Polka dots have slowly been making a comeback for the past several years, but this year may be the year we see them EVERYWHERE. On bags, wallets, iPhone cases, pants, jeans, and sweaters.
Our love affair with the polka dot began in 1926, when Miss America was photographed in a polka dot swimsuit. Shortly after, in 1928, Disney introduced its cartoon darling Minnie Mouse wearing a red polka dot dress and matching bow. Throughout the 1930s, polka dot dresses appeared in stores, the fabric suddenly subversive, nipped in by ribbons and accentuated with bows. In 1940, the woozy melody of Frank Sinatra’s ballad “Polka Dots and Moonbeams” captured the height of America’s polka dot mania—that spring, the Los Angeles Times assured its readers, “You can sign your fashion life away on the polka-dotted line, and you’ll never regret it.”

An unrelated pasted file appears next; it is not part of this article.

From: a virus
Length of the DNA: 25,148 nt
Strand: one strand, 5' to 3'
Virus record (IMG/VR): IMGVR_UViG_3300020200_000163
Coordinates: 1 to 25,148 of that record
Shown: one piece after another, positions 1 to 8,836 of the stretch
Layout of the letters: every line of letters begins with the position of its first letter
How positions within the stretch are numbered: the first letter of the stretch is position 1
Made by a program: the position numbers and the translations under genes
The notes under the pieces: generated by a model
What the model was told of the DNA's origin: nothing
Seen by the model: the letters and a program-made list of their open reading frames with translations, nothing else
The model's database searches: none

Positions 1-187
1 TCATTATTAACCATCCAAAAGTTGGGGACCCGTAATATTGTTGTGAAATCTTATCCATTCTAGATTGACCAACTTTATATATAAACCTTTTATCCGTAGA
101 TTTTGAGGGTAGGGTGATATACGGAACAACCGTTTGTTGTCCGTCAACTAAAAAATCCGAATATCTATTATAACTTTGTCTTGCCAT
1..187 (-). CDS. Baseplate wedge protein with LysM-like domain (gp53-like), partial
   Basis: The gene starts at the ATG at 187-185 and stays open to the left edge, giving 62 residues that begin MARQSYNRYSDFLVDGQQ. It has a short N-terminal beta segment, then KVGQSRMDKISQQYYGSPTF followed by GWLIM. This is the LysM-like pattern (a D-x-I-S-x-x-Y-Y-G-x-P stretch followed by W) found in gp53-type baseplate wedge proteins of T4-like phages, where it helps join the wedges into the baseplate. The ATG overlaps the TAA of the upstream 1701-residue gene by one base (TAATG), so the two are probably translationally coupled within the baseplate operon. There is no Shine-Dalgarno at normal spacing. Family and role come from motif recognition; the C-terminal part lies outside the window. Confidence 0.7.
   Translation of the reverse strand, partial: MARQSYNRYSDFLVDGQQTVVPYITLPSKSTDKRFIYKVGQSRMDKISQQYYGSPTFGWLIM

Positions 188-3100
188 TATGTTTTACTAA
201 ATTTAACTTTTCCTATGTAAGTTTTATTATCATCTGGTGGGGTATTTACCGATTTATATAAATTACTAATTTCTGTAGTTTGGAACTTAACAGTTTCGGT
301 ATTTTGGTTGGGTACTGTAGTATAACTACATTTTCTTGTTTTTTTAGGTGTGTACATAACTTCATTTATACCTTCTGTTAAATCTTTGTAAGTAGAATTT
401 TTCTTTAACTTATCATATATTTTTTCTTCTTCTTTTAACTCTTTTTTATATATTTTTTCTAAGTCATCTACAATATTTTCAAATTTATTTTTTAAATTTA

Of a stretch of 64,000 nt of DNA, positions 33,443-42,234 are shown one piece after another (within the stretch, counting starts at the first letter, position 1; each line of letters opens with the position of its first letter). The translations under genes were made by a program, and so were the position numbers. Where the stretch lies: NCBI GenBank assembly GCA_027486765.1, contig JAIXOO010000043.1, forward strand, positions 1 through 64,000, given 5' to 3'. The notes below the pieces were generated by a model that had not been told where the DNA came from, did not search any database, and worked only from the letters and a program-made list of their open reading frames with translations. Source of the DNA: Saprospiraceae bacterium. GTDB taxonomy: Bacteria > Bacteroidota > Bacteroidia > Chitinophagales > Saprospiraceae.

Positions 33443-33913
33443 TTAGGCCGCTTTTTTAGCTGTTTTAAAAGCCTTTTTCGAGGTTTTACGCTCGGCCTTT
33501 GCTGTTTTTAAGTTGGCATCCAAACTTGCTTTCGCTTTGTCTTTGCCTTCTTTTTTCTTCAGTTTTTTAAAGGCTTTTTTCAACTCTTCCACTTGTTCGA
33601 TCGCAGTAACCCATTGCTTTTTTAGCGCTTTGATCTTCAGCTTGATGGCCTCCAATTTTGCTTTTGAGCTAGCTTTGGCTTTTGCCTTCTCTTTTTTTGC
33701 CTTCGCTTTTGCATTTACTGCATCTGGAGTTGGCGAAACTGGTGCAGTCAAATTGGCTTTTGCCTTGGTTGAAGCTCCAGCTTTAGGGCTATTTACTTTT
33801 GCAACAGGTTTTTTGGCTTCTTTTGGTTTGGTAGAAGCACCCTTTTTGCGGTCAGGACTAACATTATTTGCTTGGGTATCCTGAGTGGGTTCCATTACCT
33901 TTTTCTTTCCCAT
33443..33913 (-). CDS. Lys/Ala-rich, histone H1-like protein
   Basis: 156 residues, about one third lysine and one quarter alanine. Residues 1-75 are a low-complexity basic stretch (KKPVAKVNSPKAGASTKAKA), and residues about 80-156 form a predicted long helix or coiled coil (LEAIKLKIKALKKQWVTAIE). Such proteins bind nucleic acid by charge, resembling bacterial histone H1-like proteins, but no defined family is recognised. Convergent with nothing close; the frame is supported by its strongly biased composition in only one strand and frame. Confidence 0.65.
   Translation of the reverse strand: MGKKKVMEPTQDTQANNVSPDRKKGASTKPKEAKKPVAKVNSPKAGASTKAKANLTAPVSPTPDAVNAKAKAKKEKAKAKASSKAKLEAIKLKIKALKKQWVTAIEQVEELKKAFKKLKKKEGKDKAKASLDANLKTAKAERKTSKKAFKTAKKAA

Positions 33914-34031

Later in the decade, the polka dot accrued a highbrow style currency when Christian Dior released his “New Look” collection of hourglass dresses, many styles bedecked with dots. After a wartime period of shifting gender roles, Dior told Vogue that his collection sought “to make women extravagantly, romantically, eyelash-battingly female” again. (Dior: not a fan of the polka dots on Rosie the Riveter’s headband.) Hollywood followed feminine suit, and the newly-ladylike print fast became popular with actresses: Elizabeth Taylor, Lucille Ball, and Marilyn Monroe were some of the polka dot’s chief
In 1951, Monroe was famously photographed wearing a polka dot bikini. Nine years later, the release of Brian Hyland’s hit song, “Itsy Bitsy Teenie Weenie Yellow Polka Dot Bikini,” brought polka dots back into vogue. Throughout the ‘60s, the artist–and walking medley of polka dots–Yayoi Kusama became known for the busy dotted swarms that covered her paintings. “Our earth is only one polka dot among millions of others,” she once said. Kusama also believed–before she checked herself into a mental hospital in 2006–that when painted with polka dots, the body became “part of the unity of the universe.” Now released, the artist still sports the print.